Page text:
It may sound strange to ask someone if they are okay? However, when was the last time you asked a woman if she was alright? Women are not the only ones struggling, but we are often not asked if we are okay. In a world where we used to belong to our husbands, hysteria was once a woman’s diagnosis of stress. Even today, the rights to our bodies are not our own. It is no wonder many of us are probably reading this and thinking, when was the last time I asked my mother, sister, or friend if she was okay?
Upon entering my 30s, I decided I would no longer carry the load alone. I would let people in because I felt the “Strong Black Woman” and “Independent Woman” narratives needed to die. It needed to die because this narrative had transformed into me not needing anyone, carrying way too much, and thinking that somehow I could do and handle it all. I changed the narrative because it was slowly killing me, and a few months before my 30th birthday and for about a year after, living this narrative caught up with me.
By this time, I had been living the independent woman Destiny Child’s anthem for a long time. I was trying to take care of everyone, people please at work, and working for a paycheck, I was too tired to spend on the weekends. Soon, I began to think about the life I was leading, and I began to analyze why this narrative was not serving me and why I needed someone to ask me if I was okay?
Adulting for me began at the age of 25 years old. Significant shifts were happening in my life, including trying to determine who I wanted to be. Along this journey, everything I thought I knew about life was utterly wrong; that year, life became more survival mode, and I barely kept my head above water. By this time, I am scrambling to get my life together. If you guessed, my anxiety is getting worse because I ended up taking a job for two different employers. For various toxic reasons, I decided not to work at one of them, and the other was my primary income, so I was stuck.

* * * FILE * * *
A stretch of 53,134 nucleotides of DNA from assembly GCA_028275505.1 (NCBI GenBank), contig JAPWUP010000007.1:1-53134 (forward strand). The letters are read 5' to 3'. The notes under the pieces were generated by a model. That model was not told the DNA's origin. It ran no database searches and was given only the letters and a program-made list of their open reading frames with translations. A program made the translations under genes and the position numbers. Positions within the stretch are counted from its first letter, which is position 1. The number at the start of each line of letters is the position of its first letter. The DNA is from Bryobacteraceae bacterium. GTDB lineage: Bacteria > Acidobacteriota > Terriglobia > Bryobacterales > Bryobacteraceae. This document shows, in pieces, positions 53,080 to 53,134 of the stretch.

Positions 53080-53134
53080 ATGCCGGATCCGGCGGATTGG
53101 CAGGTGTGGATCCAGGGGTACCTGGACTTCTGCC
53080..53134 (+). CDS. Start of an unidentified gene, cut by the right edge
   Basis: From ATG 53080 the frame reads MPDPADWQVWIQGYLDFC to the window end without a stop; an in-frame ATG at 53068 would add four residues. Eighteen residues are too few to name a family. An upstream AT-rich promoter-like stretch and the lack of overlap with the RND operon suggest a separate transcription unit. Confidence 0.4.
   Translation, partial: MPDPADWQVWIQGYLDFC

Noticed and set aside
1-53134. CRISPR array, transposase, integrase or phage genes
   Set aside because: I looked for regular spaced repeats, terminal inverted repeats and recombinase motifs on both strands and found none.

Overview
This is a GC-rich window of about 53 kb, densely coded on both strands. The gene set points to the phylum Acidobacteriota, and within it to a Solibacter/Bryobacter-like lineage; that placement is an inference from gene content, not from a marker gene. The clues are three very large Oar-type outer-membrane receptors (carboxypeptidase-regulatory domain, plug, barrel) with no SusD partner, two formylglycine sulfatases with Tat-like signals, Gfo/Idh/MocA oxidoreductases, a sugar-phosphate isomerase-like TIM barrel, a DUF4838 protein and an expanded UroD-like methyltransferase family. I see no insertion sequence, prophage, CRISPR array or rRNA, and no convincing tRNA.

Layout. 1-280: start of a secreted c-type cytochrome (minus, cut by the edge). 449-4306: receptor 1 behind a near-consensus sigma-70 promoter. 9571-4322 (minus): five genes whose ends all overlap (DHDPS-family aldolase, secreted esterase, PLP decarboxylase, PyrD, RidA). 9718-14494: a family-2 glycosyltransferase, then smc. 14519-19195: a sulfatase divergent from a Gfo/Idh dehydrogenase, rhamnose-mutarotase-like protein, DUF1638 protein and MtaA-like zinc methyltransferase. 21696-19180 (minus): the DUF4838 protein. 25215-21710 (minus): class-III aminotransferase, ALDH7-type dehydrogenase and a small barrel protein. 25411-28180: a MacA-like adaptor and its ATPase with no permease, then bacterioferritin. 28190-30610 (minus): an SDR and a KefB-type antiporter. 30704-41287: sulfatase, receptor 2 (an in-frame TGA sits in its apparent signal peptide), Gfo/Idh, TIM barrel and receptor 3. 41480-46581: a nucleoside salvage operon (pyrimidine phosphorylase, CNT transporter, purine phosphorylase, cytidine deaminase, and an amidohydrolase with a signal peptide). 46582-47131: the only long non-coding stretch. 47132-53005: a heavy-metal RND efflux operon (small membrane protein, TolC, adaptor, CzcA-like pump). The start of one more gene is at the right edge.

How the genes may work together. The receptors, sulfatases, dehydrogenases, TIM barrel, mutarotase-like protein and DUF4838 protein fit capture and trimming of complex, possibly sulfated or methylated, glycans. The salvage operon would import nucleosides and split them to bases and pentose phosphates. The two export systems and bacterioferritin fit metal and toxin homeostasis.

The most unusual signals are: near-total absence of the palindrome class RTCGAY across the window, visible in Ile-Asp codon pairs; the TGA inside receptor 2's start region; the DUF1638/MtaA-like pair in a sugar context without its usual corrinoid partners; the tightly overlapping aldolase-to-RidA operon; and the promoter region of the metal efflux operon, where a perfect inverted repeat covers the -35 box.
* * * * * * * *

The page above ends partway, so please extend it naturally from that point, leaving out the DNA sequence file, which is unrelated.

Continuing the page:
Meanwhile, I am pushing through it year after year until entering my 30s. By this time, my mental state is hanging on by a thread, and so is my body. I barely recognized myself, and those big dreams I had faded away. The light had dimmed in my life and one day just looked like another.
By this time, I am at the doctor’s office often for all sorts of things, including high blood pressure, fatigue, and daily and weekly migraine headaches. These health issues are starting to hit me that something is seriously wrong, and finally, in my doctor’s office for the first time since my problems began. My doctor comes in. She says, “I just wanted to come in and chat with you a moment because the nurse has indicated that your blood pressure is high; how are you feeling? Are you feeling okay?” The strong black woman in me shrugs it off. I tell the doctor I am fine, and the blood pressure is now a weakness I feel I need to hide and cover up. She recommends I monitor my blood pressure a few times a day and schedule an appointment to see my primary, which I do without delay. When I arrive at my primary physician’s office, her tone is the same but much more motherly, “What are you stressed about, girl?!” I laughed nervously and thought about the doctors’ visits, my skipping heartbeat, and work stress, and suddenly I realized where the strain was coming from, trying to keep it all together.
If you are like me, trying to keep it all together, I am asking you, begging you to let it go. At that moment, I realized I needed to get my allies railed up because many of them didn’t know what I was truly going through and some still don’t, but now, when they ask me, “are you okay?” I don’t hesitate to say some days, “no, I am not.”
For a long time, I felt like this is what it means to be a woman, I have to be strong, I have to be independent, and I have to be dependable. Many others were carrying so much more than me, so I needed to say, “everything is awesome. Everything is cool!” Smiling and laughing through the struggle is what is expected of me. How did my mother do it, how did my grandmother do it, and guess what? They both died before the age of sixty. Do you know who was the wiser of us all? My great-grandmother lived nearly ninety years old because she wasn’t ashamed to rely on her husband and her family and rested when needed. She allowed people to care for her. She let people be there for her; in turn, she was there for them. Her family loved and admired and cared for her until her death, but only because she allowed them to. Allow someone to be there for you, allow someone to open the door for you, carry your groceries, or let someone ask you, “are you okay?” answer truthfully and will enable them to be there for you.